Blog Tour, Guest Post & Giveaway: The Vanishing Spark of Dusk by Sara Baysinger
The Vanishing Spark of Dusk by Sara Baysinger was just released this week, January 8th, and I am thrilled to bring you a guest post where I asked Sara about her novel’s out of this world setting! Be sure to check out all the book information, except, and enter the tour-wide giveaway!
When Lark is stolen from Earth to be a slave on the planet Tavdora, she’s determined to find her way back home to her family, no matter the cost. Placed in the household of a notorious slave trader, Lark quickly learns her best assets are her eyes and ears. And if she’s brave enough, her voice.
Kalen is the Tavdorian son of a slave trader and in line to inherit his father’s business. But his growing feelings for Lark, the new house slave who dares to speak of freedom, compel him to reveal his new plan for the slave ships returning to Earth—escape. Together, they just might spark a change that flares across the universe.
“What have we here. A runaway?”
I can’t think. In my panic I can hardly breathe—
“Easy there.” His voice is lucid and smooth, not rough and unkind like I imagined it would be. He releases me. “I’m not going to hurt you.”
The first scattered thought that crosses my mind when I look at him is, he’s not really too different from Humans. I mean, apart from being exceptionally tall, he really could pass for a Human. His tanned face is clean-shaven, and when he smiles, dimples appear. Dark feathery hair the color of molasses curls around two pointed ears. Amusement flickers in his eyes—and for the first time I notice the strange color of them. They’re not crazy at all, the way Johnson described. They have a purple hue, soft and deep like lilacs. Never look them in the eye. One of Johnson’s many lessons. I avert my gaze.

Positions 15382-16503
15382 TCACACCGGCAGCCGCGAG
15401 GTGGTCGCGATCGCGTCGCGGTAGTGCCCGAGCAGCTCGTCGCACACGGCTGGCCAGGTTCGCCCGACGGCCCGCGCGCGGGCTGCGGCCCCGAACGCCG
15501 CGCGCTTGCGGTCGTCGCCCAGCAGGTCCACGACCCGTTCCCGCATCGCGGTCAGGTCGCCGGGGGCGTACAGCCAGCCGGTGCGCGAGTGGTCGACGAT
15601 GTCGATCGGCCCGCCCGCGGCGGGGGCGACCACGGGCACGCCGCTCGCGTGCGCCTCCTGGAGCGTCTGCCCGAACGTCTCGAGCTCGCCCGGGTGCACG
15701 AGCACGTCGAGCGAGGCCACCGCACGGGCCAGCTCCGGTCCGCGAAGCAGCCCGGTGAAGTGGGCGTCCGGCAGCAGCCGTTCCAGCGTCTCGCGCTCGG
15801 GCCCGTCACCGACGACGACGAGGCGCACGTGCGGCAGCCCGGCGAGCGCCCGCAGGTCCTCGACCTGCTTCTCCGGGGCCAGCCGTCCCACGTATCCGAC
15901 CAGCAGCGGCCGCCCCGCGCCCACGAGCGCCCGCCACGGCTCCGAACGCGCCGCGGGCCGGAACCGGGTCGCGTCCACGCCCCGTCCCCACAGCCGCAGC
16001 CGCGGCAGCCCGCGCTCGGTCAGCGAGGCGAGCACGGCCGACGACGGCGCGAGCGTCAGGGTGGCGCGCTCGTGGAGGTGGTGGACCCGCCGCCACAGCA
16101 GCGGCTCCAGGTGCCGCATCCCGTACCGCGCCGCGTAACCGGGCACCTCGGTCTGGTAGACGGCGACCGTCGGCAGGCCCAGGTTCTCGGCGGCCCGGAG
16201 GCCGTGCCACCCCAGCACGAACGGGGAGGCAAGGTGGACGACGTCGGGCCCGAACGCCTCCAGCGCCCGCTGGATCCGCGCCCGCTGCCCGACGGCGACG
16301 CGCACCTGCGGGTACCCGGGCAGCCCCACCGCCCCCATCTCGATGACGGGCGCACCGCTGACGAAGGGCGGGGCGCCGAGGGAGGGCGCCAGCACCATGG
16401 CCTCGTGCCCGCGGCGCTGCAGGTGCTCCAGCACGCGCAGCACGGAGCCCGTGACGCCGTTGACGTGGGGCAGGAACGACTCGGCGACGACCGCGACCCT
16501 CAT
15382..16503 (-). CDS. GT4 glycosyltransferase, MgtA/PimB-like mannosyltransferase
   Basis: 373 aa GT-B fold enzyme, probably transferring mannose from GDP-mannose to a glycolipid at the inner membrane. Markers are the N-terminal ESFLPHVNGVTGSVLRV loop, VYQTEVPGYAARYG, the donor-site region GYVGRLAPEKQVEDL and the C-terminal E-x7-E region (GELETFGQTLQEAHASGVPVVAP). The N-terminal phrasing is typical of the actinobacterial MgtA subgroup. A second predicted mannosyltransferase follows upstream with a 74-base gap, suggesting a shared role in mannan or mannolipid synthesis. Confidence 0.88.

“What are you doing outside the plantation?” His voice is not accusing but slightly curious. “You shouldn’t be out here unless you have a death wish. Correct?”
My stomach drops. Yes. He thinks I’m a slave. This could be good.
Or really bad.
I glance at the sky, think of something to say, but every Tavdorian word I’ve ever learned has decided to take a vacation.
“The sunset,” I finally say in his language. “You can get the best view from here.” It’s the weakest excuse ever, but it’ll buy me some time.
“The sunset?” He crosses his arms, and I notice how strong he is, his forearms corded in muscle.“You risked your life leaving the plantation…for a sunset?”
One swallow. Two blinks. “It’s worth it, don’t you think?” I gesture toward the sky, now turning a deep shade of crimson.